I’m a fan of the yeast based kuchen, as opposed to the baking powder version – once again, the yeast kuchen is rarely encountered in the U.S., perhaps because we Americans don’t favor sweetbreads over cakes, and my favorite kuchen is certainly a sweetbread. Actually, a sweetbread kuchen can be quite rich and sweet, or it can be very much like a bread, which frankly I find a better vehicle for bringing out the best qualities of the fresh fruits topping it. I have even -mistakenly- made a kuchen with a straight bread dough, and surprisingly found it quite delightful – so know that kuchen is very adaptable as well.
I feel duty bound to share a few personal rules about kuchen making that have worked their way into my baking psyche through trial and error – ignore them if your own personal bent is such. First, I don’t care for thick kuchen – by thick, I mean 4 inches and higher. Keep in mind here that the kuchen is not the star of the show – the kuchen is the stage on which the real stars perform – it’s a balancing act. I think if, when stretching and forming your kuchen dough to the pan in which it will rise and bake, you make it about 3/4 of an inch to an inch thick, this will give you a perfect thickness in your baked kuchen.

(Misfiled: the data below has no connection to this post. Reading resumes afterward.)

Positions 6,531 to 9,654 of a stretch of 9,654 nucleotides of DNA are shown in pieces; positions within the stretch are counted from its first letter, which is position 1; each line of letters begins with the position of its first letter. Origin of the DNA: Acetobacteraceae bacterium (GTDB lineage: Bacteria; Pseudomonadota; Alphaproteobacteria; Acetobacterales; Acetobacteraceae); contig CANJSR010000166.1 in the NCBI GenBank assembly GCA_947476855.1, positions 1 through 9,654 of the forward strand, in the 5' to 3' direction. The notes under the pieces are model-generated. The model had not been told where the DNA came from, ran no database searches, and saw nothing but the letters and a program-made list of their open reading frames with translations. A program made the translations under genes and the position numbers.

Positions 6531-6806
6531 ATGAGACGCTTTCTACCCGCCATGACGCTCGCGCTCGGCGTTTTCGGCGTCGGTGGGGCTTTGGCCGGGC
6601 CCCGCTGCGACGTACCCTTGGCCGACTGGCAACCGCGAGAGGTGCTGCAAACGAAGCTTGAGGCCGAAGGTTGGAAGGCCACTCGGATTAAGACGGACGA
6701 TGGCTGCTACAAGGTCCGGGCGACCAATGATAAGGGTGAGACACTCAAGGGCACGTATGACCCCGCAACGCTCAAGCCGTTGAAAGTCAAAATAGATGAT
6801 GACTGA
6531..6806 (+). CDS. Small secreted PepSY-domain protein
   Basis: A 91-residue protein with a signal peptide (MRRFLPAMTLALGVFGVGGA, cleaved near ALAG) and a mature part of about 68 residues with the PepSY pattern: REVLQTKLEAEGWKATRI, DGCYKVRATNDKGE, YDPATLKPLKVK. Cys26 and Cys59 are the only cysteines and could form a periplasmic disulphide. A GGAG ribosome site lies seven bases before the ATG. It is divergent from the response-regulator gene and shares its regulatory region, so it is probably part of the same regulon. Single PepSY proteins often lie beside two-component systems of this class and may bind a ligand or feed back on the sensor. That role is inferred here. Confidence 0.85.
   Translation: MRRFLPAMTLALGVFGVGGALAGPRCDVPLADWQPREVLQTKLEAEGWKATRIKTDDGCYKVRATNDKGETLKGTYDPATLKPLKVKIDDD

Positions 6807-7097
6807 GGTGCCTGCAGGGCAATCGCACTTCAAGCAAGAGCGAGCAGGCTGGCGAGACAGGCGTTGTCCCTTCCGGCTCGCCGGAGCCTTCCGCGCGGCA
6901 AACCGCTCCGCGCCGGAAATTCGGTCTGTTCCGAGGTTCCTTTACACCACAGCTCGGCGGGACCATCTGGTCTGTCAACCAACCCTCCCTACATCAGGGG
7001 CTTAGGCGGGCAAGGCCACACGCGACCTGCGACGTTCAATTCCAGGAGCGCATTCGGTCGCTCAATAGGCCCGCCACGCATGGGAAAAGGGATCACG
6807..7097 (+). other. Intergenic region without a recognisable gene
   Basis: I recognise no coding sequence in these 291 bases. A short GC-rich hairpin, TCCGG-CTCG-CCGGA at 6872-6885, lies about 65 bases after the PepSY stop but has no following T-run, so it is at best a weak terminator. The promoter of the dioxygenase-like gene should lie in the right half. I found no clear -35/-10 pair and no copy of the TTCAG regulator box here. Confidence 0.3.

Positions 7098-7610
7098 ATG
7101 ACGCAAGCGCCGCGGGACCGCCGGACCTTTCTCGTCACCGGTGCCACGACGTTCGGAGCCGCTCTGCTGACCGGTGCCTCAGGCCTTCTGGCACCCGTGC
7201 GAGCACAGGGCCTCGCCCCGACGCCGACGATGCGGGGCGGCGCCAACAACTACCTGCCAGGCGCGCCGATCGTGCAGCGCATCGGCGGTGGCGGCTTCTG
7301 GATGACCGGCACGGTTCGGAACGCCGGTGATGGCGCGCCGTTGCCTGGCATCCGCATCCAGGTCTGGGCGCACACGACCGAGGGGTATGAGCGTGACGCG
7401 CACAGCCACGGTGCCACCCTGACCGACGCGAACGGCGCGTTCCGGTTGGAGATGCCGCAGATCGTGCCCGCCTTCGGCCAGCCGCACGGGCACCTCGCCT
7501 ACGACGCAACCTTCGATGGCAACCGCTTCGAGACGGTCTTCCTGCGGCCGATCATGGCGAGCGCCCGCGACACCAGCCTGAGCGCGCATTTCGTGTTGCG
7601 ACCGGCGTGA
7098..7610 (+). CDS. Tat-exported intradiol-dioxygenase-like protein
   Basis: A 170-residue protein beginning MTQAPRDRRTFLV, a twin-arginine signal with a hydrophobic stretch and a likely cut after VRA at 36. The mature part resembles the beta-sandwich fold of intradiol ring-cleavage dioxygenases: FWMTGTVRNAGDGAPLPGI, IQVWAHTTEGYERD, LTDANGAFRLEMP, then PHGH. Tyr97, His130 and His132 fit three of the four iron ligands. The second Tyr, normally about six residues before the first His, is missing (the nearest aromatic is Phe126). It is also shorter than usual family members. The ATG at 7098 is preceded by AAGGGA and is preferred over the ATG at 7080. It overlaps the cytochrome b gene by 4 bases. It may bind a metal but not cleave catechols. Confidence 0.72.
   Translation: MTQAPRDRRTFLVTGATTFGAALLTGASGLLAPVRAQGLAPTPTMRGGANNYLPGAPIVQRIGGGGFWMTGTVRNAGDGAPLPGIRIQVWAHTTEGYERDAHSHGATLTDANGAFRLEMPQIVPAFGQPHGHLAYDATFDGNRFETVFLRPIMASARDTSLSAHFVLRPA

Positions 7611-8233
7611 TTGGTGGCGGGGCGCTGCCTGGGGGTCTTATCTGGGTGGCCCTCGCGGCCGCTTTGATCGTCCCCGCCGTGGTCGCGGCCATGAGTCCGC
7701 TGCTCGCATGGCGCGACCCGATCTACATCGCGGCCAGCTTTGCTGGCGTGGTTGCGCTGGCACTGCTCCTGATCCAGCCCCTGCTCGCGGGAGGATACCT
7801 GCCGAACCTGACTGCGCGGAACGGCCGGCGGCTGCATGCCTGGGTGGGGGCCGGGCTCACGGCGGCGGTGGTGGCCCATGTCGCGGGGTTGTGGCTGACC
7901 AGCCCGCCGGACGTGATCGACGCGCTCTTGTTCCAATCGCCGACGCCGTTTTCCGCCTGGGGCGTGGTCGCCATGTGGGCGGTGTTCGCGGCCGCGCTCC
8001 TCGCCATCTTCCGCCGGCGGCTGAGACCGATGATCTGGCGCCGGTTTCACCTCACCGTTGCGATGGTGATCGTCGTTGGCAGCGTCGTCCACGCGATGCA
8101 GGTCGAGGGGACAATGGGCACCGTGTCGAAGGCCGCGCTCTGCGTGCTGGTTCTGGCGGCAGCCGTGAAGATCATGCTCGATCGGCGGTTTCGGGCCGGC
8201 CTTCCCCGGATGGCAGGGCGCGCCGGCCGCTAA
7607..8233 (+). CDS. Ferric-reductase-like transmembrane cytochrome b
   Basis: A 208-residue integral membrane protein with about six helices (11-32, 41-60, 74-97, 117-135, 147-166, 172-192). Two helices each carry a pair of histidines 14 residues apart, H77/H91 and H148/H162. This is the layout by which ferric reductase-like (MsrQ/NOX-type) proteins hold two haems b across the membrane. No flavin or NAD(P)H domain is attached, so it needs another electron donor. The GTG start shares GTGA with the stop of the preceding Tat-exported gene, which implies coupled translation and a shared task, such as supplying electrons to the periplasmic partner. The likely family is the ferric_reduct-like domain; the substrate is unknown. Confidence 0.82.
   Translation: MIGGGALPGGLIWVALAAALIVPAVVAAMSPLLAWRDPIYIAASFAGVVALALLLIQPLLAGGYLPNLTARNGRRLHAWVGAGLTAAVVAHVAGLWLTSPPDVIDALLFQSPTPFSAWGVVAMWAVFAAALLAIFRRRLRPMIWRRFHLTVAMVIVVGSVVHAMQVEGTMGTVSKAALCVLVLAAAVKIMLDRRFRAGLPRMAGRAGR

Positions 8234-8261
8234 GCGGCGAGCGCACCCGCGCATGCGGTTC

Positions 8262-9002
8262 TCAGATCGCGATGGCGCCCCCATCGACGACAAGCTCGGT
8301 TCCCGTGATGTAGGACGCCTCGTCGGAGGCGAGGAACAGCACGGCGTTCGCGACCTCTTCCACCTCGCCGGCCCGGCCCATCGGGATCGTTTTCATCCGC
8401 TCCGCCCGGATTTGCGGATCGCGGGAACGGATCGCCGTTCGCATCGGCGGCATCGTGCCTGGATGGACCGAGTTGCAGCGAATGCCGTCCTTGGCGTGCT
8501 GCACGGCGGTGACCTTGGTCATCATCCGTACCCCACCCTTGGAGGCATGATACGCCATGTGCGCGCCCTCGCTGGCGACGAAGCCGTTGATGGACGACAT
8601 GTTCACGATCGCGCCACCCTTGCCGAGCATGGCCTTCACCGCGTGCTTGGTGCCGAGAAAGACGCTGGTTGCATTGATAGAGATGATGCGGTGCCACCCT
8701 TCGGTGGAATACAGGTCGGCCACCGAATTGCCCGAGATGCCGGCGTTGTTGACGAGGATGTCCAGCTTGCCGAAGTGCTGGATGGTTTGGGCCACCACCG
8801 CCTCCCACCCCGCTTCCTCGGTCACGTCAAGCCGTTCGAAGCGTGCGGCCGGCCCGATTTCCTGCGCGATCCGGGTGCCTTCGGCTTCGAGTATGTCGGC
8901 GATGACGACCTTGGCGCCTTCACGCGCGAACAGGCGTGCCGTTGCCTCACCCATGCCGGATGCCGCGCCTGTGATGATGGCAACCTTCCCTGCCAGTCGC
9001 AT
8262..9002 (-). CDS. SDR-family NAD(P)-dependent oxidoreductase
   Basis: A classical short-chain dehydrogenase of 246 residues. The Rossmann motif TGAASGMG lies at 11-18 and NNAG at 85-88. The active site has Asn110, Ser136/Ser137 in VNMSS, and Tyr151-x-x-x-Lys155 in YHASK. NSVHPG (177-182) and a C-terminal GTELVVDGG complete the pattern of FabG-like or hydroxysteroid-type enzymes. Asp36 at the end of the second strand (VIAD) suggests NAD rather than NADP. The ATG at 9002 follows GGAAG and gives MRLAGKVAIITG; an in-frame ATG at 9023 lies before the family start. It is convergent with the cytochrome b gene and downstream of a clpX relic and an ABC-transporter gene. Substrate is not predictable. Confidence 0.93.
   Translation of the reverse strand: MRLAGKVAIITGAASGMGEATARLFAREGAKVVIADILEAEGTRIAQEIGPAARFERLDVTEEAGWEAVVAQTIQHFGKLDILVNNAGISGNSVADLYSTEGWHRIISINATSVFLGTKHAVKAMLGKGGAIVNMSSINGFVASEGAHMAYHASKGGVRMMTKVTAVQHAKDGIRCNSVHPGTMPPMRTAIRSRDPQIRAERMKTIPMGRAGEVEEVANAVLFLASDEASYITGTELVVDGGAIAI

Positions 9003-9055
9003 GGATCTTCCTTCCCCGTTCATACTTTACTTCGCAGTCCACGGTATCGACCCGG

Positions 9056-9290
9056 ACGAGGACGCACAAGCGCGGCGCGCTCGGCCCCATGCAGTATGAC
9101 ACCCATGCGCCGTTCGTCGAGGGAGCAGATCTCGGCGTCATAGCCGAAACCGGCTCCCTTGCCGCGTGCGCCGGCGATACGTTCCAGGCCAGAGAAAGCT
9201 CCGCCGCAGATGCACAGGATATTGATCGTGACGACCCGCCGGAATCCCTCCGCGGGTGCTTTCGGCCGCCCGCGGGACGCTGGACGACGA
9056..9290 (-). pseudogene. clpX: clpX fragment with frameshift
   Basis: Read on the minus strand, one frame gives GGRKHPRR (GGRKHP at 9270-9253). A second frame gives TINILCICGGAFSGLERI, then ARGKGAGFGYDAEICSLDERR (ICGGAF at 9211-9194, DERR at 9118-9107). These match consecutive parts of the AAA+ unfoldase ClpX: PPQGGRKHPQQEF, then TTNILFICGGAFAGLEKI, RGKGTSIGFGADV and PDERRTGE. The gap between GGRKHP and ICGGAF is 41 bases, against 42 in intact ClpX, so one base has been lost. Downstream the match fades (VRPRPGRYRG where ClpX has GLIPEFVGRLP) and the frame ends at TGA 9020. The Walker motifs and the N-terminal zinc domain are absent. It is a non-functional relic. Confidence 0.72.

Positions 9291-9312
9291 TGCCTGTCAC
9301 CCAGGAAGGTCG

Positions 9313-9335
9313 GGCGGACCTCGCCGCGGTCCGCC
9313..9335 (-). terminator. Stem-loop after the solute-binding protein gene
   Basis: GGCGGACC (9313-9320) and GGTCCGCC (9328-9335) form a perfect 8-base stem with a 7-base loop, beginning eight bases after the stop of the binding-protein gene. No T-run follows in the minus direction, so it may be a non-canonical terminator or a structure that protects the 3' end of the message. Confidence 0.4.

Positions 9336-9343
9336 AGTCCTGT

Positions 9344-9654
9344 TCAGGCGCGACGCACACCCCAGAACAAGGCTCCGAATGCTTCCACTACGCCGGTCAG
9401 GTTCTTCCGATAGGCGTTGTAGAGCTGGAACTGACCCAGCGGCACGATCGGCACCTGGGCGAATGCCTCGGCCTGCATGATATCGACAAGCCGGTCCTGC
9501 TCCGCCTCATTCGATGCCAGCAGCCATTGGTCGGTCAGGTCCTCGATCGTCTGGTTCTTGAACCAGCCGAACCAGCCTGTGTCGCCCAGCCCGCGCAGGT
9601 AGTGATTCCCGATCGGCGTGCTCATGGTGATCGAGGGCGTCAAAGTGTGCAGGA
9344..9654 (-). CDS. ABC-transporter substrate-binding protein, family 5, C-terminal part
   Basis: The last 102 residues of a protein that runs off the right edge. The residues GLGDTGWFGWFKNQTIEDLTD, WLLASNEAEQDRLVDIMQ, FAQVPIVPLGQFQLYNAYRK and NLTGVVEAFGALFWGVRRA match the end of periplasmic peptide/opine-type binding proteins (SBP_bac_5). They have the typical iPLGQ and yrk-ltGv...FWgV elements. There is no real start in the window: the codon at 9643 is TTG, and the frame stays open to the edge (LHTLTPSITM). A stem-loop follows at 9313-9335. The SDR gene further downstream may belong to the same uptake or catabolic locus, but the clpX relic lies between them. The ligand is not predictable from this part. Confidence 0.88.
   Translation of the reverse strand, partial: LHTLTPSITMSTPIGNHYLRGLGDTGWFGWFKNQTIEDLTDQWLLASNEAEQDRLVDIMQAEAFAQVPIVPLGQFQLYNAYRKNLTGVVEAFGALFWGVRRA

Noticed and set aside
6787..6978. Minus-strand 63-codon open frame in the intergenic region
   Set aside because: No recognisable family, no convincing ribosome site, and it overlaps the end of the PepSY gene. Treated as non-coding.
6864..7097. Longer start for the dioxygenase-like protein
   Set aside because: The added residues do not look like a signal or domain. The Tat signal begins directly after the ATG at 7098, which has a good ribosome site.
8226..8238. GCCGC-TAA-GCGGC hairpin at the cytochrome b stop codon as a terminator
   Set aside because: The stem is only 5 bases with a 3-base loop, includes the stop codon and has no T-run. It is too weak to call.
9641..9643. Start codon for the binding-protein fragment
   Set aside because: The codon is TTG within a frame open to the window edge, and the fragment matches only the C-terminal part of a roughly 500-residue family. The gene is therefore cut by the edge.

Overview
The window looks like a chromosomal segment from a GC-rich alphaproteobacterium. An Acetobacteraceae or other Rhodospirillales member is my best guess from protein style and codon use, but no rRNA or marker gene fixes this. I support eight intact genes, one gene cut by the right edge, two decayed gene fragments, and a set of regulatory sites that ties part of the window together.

This second rule I tend to forget frequently -as in this current baking- and that is to jam your fruit in tight on top of your kuchen dough – I’d suggest that you fill every open space until you can’t see any dough showing – then you have enough fruit. When you do this, it helps to push the fruit slices down into the dough -’cause they like slip off- and to use a pan with edges high enough so that the rising dough does not allow the fruit to slip off over the side. We’ll try to use the butter and sugar as a glue for the fruit as we assemble the kuchen.